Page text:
11:30am Thursday 26th April 2012
Parents have been tearing open letters this week to find which primary school will have space for their children.
Mums and dads of youngsters who will be starting primary school for the first time in September have been sent letters detailing where there will be a place for their child.
The council has a legal obligation to ensure a school place is available for every child of compulsory school age who lives in Cornwall. Parents can specify a preference for up to three schools in their application for a reception place.
This year the council received almost 5,000 on-time reception place applications by the January deadline and 400 late applications. There are over 6,000 reception places available in schools across Cornwall.
While there are enough school places to provide a place for every child, the council says that the demand for places is not evenly spread across Cornwall and there are areas of pressure, both at individual schools and across some towns, where demand for places exceeds the capacity of the schools.
This means that the authority cannot guarantee to offer every parent their first preference school for their child.
The council says that where this is the case parents will be allocated their second or third preference school, or the nearest school to their home which has available places.
Last year 93.1 per cent of parents were allocated a place for their child at their first preference school and 96.1 per cent were allocated a place at their first or second preference school.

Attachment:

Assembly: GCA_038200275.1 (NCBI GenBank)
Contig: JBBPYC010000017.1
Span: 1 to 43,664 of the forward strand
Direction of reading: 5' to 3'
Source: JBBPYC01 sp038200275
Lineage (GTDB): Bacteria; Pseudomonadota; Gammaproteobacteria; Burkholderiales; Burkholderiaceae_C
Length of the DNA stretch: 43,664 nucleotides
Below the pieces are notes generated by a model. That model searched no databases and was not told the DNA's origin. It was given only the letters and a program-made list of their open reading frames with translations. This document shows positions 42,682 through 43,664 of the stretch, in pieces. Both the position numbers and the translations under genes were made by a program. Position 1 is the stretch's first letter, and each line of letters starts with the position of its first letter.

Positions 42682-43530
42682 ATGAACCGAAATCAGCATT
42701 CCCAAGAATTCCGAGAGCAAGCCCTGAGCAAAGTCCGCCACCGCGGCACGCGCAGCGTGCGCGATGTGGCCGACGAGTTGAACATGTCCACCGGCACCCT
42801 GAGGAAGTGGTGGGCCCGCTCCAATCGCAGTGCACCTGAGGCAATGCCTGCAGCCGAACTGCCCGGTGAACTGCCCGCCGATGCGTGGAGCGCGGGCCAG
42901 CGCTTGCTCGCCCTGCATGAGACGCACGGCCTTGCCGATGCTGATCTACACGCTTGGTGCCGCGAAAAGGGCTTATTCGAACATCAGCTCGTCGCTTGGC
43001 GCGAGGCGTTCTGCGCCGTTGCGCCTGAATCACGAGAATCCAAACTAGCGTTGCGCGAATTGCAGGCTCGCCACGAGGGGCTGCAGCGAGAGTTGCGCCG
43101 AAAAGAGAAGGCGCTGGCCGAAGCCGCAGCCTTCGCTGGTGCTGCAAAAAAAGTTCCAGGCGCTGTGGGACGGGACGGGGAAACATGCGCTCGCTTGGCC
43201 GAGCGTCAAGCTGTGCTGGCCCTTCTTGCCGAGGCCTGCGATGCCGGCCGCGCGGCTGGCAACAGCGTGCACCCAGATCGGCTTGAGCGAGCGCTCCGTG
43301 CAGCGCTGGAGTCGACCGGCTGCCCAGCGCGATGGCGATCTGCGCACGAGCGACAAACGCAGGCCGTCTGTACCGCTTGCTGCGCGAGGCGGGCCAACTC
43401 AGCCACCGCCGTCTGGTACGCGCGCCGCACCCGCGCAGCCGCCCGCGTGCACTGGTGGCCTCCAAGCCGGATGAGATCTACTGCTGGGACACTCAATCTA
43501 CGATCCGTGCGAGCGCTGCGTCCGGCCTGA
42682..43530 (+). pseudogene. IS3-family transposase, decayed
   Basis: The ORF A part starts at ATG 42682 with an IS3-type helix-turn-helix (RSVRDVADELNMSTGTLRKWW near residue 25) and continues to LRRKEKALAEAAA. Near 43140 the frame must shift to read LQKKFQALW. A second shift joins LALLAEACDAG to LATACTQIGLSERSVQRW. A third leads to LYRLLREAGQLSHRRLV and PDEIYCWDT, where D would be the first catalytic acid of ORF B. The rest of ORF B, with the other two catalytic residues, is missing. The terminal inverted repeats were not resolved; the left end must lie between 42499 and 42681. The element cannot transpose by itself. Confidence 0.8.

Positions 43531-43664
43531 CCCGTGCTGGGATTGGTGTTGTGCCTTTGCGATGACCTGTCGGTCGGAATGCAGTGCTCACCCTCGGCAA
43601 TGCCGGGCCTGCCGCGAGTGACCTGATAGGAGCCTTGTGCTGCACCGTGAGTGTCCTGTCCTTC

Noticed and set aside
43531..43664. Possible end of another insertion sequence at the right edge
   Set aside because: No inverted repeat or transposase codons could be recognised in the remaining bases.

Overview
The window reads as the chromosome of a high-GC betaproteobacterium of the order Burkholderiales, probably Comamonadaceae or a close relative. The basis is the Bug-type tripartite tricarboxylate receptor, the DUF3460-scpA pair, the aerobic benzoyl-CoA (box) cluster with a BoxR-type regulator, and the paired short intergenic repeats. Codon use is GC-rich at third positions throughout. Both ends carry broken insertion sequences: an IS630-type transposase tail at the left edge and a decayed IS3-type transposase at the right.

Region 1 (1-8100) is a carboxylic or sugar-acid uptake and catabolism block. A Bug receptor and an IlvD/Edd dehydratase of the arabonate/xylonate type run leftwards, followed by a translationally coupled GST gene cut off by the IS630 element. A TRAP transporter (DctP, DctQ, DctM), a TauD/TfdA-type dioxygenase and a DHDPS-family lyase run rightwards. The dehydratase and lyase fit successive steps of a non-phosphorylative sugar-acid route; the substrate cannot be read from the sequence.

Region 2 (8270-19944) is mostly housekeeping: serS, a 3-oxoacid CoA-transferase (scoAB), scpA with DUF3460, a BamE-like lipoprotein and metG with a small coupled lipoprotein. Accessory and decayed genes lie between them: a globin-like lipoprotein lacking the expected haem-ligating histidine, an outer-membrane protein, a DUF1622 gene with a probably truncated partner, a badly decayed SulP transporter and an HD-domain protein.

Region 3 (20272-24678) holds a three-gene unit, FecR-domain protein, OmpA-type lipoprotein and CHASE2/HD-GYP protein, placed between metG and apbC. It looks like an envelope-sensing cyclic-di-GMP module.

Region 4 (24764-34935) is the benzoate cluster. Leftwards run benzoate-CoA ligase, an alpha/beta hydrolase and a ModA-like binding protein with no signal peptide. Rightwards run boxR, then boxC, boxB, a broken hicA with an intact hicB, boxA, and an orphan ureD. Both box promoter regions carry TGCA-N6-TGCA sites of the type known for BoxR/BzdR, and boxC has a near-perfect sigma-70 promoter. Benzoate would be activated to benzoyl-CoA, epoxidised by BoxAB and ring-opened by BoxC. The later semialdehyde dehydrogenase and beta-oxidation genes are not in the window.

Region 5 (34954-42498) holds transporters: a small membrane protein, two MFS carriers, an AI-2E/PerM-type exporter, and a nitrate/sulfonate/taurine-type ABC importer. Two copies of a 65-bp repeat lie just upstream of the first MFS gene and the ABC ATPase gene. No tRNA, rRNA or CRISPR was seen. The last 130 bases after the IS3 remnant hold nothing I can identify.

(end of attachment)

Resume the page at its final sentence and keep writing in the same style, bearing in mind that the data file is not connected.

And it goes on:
Although figures for this year’s applications are not yet available, the council says the numbers will “be in line with previous years”.
However schools are facing “imminent severe and unsustainable pressure” in urban areas due to a large growth in population.
With the possibility of a large housebuilding boom due to the council’s housing “Core Strategy” and its associated drive to attract a large amount of inward migration into the county, the council faces a challenge over coming years.
The county also faces the opposite problem in some areas with falling numbers at some rural schools.
David Wood from Cornwall Council, said: “In recent years population growth has been concentrated in the main town areas and this trend is likely to continue”.
“The combination of the major growth identified in the developing Town Framework masterplans and the 48,000 new houses predicted in the emerging Core Strategy could generate demand for an additional 5,330 primary school places in Cornwall over the next twenty years” he added.
“However this level of demand cannot be met by Cornwall’s existing schools infrastructure.”
A reduction in capital funding from the Government has compounded the problem.
“Cornwall has missed out on significant national capital funding allocations in recent years” said Neil Burden, the Council’s portfolio for children’s services.
“Last Autumn the Treasury announced an additional £600 million of capital basic need funding for schools in England, and on 11 April this year the Secretary of State announced the allocation of this funding for local authorities.
“Although several authorities, such as Brent, Waltham Forest, Barking and Dagenham, Redbridge, City of Bristol and Newham each received between £20-30 million to provide new school places, we did not receive any additional money as the government felt that the pressure on places in Cornwall was not as severe as other places in the country”.
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